Florida launches halfway-full gas tank campaign to ease evacuations 5 years after Hurricane Irma

The state wants Floridians to keep their gas tanks halfway full during hurricane season to help ease evacuations. 

Saturday marks exactly five years since Hurricane Irma made landfall in Florida as a category 4 hurricane with winds up to 130 mph. September 10 is also considered the peak for hurricane season and state officials are using the anniversary to reflect and remind Floridians just how important it is to be prepared.

On September 10, 2017, Hurricane Irma slammed into Florida making landfall on Cudjoe Key at 9:10 a.m. It remains the third-strongest Atlantic hurricane at landfall ever recorded behind Hurricane Dorian in 2019 and the 1935 Labor Day Hurricane.

"It was also the costliest storm to hit the state of Florida which is why, under Ron DeSantis's leadership, the division has prioritized distributing critical disaster recovery funding to support long-term recovery efforts," Florida Division of Emergency Management Director Kevin Guthrie said.

Ahead of the 5th anniversary, Guthrie and his team came together to talk about the aftermath. When you crunch the numbers Hurricane Irma is the fifth-costliest hurricane to hit the mainland of the United States with an estimated $50 billion in damages. So far, the state has paid out $7.6 billion in recovery funding, including a $7 million check paid out to an agency just this week.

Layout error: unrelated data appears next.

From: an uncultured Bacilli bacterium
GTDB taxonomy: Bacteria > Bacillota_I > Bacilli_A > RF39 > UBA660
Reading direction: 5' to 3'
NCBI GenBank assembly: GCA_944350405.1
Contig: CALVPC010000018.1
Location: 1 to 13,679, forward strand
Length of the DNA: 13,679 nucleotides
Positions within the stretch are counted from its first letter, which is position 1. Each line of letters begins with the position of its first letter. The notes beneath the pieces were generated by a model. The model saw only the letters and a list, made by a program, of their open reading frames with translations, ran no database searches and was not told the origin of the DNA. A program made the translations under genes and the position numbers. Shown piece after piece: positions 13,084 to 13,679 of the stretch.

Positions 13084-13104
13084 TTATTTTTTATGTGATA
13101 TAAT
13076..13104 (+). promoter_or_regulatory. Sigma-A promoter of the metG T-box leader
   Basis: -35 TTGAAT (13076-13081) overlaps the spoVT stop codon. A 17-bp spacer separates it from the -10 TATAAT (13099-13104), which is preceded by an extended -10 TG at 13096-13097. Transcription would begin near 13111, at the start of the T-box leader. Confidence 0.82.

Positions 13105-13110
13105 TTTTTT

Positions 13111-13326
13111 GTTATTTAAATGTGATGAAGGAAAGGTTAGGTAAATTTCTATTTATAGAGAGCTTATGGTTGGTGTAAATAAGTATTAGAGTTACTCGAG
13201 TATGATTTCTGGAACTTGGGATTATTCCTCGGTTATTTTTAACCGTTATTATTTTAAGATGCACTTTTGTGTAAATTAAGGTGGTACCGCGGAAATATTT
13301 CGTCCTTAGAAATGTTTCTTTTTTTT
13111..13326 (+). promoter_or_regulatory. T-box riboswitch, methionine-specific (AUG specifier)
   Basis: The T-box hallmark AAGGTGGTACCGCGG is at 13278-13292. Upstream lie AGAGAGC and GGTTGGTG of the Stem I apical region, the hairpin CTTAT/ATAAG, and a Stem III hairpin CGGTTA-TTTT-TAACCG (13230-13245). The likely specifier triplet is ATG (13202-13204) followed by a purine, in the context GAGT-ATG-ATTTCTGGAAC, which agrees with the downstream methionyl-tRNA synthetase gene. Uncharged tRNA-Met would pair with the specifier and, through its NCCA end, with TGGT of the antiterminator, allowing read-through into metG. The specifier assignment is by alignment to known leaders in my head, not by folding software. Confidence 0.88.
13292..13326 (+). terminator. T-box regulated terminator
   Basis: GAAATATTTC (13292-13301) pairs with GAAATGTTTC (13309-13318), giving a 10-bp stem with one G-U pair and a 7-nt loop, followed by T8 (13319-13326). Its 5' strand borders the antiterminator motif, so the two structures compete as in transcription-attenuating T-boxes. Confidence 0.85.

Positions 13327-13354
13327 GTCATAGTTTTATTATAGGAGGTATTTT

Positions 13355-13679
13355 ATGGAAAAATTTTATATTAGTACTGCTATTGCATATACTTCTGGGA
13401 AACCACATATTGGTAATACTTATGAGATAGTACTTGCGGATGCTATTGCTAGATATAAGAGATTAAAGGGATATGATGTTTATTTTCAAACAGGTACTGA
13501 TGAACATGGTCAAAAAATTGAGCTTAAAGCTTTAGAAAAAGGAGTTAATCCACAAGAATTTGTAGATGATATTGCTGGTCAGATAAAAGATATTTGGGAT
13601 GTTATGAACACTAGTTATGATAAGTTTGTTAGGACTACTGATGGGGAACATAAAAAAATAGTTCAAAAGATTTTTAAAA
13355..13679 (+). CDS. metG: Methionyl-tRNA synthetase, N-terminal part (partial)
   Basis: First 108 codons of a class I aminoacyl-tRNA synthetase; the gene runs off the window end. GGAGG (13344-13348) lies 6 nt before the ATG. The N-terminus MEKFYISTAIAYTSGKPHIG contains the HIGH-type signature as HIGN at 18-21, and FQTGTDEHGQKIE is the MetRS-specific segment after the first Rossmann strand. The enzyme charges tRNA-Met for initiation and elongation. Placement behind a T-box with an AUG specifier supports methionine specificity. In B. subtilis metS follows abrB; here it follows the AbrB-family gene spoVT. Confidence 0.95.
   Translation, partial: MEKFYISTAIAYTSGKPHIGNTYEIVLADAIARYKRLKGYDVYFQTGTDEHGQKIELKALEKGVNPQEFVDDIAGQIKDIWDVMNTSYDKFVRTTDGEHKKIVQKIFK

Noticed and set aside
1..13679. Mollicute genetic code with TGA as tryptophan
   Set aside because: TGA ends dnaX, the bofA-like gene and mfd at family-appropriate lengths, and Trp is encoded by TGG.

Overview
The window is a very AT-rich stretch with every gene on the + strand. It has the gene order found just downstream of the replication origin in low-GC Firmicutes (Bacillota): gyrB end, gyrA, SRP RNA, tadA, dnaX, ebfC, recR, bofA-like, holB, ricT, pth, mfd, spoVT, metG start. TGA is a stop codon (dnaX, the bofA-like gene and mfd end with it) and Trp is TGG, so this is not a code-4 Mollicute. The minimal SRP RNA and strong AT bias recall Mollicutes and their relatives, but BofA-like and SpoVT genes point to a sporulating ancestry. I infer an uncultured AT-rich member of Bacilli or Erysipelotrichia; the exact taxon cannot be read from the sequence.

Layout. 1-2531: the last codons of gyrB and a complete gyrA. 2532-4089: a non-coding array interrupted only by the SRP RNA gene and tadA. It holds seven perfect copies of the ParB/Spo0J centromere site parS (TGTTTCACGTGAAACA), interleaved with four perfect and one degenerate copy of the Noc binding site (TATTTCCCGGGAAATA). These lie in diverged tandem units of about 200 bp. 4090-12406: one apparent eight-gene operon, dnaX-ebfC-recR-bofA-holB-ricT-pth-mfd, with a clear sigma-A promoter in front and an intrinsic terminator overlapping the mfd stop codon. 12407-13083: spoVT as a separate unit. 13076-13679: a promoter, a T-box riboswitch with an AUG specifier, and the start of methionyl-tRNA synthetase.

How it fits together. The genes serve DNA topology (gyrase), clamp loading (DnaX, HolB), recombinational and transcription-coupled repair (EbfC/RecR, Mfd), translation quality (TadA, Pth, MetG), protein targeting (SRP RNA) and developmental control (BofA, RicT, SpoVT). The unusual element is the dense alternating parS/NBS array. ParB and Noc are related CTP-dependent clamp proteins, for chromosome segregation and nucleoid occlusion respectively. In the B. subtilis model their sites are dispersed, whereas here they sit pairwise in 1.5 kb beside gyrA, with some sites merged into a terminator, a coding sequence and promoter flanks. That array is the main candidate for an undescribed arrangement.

RELATED: Hurricane Irma drains Tampa Bay area waterways

The storm forced more than 6 million people to evacuate causing significant traffic congestion and fuel issues across the state. It's why the state is launching its new campaign "Halfway Full is Halfway There".


Satellite image of Hurricane Irma in 2017. 

"Residents should keep their vehicle tanks or charge their electric vehicles at least half-full during a hurricane season to ensure they have enough fuel or battery life to evacuate as soon as that is possible after the order is given," Guthrie said.

As Guthrie explains, residents don’t have to evacuate hundreds of miles because of Florida's upgraded infrastructure, so half a tank is enough. Guthrie recommends using the extra time you're not spending waiting at the pump to prepare.

First, know if you're in an evacuation zone and know if your home is strong enough to shelter during a hurricane. As for supplies flashlights, batteries, a weather radio, a first-aid kit as well as cash, food and a two-week supply of medication are among the essentials.